Investors today are experiencing some of the highest levels of economic uncertainly that we have seen in a generation. In the United States, there are at least 22 million people unemployed and climbing, the S&P 500 has logged 24 trading days since February with daily gains or losses greater than 3% and so far this year the S&P 500 has experienced a loss greater than 30% from the highs.
To be successful in these uncharted markets requires investors to develop realistic expectations regarding the risks and challenges they are likely to encounter as a result of powerful economic headwinds confronting financial markets.
Developing realistic investing expectations is an intellectual exercise that helps the best investors manage market adversity and prepare for the discomfort that volatile markets will undoubtably impose on them. Setting your investing expectations involves identifying economic risk factors that may negatively impact your portfolio and then evaluating how each risk factor is likely to affect your specific investment approach.
Having well-formed investing expectations is so important because when an investor has evaluated the risks they face ahead of negative economic events, they are less likely to be surprised by volatile markets and the portfolio losses that inevitably follow. Investors that have carefully thought through risks in advance, provide themselves a solid anchor to rely on during market chaos that helps to limit fear and focus their decision making away from short-term noise and towards rational long-term investment plans.
Identifying Current Risk Factors That May Impact Your Portfolio
Your investing expectations should be developed based on risk factors you have identified that are supported by economic history and sound science.
To help you develop your own investing expectations, below are some of the possible risk factors we have identified that relate to the current market uncertainty brought about by the global pandemic.
- Our economy is in a recession so investors should not be complacent about the recent market rally in the S&P 500. Stock market rallies of greater than 15% after large losses are common, but during recessions the rallies often fade and the market then descends to even greater losses. The possibility of deeper losses is a risk factor for investors in the year or two ahead. The table below shows historical market events where stocks rallied more than 15% multiple times before heading towards their ultimate bottom.
- As reported by The New York Times science and health reporter Donald McNeil Jr., COVID-19 is not likely to go away with hot weather or on its own. Our lives and therefore our economy will most likely not be able to return to normal until a vaccine is developed and broadly administered or a majority of the population has been infected. The record for the fastest vaccine development is the mumps vaccine which took four years. Technology and eliminating some safety protocols could obviously speed up the process of developing a COVID-19 vaccine, however even 18 months is a very aggressive estimate. Our economy will struggle until we can return to our normal lives, a potentially protracted recession is a major risk factor confronting investors.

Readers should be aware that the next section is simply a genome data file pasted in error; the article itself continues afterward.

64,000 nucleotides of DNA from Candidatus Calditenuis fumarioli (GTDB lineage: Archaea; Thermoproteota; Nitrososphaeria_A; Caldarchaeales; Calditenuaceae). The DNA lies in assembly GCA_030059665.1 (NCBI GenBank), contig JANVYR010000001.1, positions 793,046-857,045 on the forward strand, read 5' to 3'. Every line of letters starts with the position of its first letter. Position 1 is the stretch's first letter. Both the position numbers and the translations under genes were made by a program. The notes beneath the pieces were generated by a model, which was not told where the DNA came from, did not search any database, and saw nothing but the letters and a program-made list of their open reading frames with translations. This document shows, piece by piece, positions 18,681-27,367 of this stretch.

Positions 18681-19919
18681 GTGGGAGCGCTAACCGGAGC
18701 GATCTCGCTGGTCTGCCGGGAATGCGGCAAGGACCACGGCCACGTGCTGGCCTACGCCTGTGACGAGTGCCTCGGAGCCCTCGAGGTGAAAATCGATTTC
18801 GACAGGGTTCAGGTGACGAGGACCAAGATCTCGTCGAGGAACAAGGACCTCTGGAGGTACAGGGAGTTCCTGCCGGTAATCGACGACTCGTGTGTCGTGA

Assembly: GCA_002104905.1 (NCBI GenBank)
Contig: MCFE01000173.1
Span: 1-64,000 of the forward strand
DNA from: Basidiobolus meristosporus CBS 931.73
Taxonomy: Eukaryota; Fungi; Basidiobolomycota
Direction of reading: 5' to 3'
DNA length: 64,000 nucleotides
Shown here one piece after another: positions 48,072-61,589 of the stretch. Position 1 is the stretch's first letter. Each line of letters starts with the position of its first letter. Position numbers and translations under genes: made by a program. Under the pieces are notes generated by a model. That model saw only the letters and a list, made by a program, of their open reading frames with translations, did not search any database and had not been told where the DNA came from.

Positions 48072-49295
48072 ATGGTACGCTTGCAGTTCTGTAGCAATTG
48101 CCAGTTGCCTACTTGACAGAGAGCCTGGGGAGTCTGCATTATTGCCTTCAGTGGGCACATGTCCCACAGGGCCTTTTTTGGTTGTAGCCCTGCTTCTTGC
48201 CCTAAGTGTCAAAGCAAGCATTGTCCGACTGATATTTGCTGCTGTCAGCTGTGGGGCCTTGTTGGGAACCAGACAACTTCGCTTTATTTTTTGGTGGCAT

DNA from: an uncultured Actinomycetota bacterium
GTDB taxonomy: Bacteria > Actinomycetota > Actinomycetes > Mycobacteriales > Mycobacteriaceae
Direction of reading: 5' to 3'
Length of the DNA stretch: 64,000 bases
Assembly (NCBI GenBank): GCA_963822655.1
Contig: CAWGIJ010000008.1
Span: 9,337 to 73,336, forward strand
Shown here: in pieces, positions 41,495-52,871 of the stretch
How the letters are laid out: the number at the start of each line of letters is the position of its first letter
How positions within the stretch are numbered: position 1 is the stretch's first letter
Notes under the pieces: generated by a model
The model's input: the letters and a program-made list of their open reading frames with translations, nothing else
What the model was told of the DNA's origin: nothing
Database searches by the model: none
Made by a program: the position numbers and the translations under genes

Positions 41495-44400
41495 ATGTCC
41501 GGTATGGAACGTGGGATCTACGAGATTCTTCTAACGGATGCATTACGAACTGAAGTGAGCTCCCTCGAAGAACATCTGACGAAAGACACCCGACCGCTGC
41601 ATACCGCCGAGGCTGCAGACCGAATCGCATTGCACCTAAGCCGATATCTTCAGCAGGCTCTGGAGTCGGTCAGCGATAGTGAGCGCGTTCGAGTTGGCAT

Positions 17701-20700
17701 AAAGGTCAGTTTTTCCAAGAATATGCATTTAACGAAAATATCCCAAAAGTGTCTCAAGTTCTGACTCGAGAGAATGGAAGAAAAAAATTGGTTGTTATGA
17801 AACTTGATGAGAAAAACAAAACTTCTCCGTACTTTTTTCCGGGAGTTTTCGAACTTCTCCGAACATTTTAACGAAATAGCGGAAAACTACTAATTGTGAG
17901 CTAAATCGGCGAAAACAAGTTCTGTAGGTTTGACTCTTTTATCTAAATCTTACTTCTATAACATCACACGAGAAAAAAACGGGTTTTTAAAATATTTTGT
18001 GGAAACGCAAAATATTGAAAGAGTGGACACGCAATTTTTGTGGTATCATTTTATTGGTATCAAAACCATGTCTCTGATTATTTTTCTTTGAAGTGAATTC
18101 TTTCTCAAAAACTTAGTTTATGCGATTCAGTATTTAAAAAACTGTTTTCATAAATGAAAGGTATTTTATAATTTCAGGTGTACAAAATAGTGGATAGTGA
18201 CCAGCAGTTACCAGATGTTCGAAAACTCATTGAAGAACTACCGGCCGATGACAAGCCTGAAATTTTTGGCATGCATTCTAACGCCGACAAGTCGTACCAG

- The government is printing and borrowing record amounts of money to limit the economic impact of the pandemic, the success of those efforts and any economic side effects they may cause are unknown. Inflation and more austere government spending after this crisis are an economic risk factor facing investors and could further lengthen the amount of time it takes the economy to recover.
Despite how unsettling the risk factors above may seem, spending time evaluating them sets the ground work for developing realistic investing expectations for your portfolio that will impower, and mentally prepare you to weather any economic storm that may come. It is easier to stay calm and make good decisions when you expect and plan for losses and long recoveries. Well-formed investing expectations based on a detailed understanding economic risks will provide you the clarity to evaluate market events as they happen from a long-term prospective and free yourself from the emotions of short-term market volatility.
In life and investing, there is comfort and wisdom that comes from being prepared for the worst, but usually the ultimate outcome is less severe than you might have imagined. However, you can only benefit from this truth if you have developed the appropriate expectations to support the emotional fortitude required to stay the course and stick with your investment plan.